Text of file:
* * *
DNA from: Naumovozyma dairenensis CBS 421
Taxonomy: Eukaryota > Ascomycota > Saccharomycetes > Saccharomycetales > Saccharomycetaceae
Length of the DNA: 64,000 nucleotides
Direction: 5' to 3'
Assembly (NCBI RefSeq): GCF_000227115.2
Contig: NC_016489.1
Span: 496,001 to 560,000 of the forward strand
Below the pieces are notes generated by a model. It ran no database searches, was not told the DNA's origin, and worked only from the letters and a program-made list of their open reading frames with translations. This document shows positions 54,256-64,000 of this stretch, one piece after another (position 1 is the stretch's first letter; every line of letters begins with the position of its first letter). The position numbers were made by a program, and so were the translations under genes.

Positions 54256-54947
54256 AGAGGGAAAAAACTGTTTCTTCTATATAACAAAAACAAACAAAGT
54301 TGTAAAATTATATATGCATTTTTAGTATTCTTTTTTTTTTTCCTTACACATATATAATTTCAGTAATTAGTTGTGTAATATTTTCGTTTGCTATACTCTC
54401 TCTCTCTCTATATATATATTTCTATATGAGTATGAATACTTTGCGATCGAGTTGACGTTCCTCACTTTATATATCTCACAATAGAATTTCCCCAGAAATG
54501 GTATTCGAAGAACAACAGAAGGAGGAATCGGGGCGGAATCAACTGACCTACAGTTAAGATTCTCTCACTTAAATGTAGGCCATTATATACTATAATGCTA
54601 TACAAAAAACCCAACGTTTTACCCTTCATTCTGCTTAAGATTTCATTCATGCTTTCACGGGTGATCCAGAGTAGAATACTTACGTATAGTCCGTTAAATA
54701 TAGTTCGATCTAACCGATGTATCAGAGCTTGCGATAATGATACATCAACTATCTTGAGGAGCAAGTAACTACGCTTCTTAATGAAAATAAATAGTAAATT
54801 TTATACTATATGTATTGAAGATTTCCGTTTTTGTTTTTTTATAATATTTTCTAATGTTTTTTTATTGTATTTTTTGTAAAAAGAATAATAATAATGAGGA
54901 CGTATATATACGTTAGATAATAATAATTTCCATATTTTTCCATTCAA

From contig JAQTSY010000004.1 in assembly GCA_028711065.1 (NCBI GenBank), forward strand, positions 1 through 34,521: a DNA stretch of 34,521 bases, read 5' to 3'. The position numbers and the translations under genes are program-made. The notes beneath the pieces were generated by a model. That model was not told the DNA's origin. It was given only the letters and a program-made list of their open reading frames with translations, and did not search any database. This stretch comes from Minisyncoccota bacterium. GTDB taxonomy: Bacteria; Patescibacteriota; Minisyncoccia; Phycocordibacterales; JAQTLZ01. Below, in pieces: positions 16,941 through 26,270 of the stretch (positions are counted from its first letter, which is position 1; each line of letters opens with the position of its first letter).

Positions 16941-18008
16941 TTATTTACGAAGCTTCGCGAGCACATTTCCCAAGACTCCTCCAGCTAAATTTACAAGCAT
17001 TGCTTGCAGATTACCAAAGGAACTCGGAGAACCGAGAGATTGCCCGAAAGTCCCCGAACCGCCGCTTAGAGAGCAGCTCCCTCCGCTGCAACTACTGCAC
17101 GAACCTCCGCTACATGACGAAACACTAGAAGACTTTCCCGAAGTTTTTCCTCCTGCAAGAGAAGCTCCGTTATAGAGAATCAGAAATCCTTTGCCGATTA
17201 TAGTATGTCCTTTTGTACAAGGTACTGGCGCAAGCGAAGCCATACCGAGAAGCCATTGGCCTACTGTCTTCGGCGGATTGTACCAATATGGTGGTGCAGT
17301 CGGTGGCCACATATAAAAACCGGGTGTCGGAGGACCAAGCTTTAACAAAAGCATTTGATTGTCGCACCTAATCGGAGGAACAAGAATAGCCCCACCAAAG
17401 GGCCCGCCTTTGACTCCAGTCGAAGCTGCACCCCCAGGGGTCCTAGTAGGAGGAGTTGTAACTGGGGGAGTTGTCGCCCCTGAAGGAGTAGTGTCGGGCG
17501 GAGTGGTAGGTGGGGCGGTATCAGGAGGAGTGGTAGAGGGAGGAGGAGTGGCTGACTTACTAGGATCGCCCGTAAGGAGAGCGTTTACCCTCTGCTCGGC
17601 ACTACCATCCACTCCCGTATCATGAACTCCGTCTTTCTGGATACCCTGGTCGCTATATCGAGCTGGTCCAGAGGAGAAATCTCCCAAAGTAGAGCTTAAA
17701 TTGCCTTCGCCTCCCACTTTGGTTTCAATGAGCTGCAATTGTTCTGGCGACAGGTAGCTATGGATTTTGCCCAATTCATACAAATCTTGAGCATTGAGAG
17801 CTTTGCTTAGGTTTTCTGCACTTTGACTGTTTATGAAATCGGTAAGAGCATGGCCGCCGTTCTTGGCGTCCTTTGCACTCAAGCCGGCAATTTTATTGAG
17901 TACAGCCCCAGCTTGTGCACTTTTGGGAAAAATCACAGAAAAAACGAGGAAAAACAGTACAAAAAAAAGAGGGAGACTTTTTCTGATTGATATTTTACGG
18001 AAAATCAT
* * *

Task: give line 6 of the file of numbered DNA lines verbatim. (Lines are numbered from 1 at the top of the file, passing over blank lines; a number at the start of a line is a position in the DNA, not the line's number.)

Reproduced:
Contig: NC_016489.1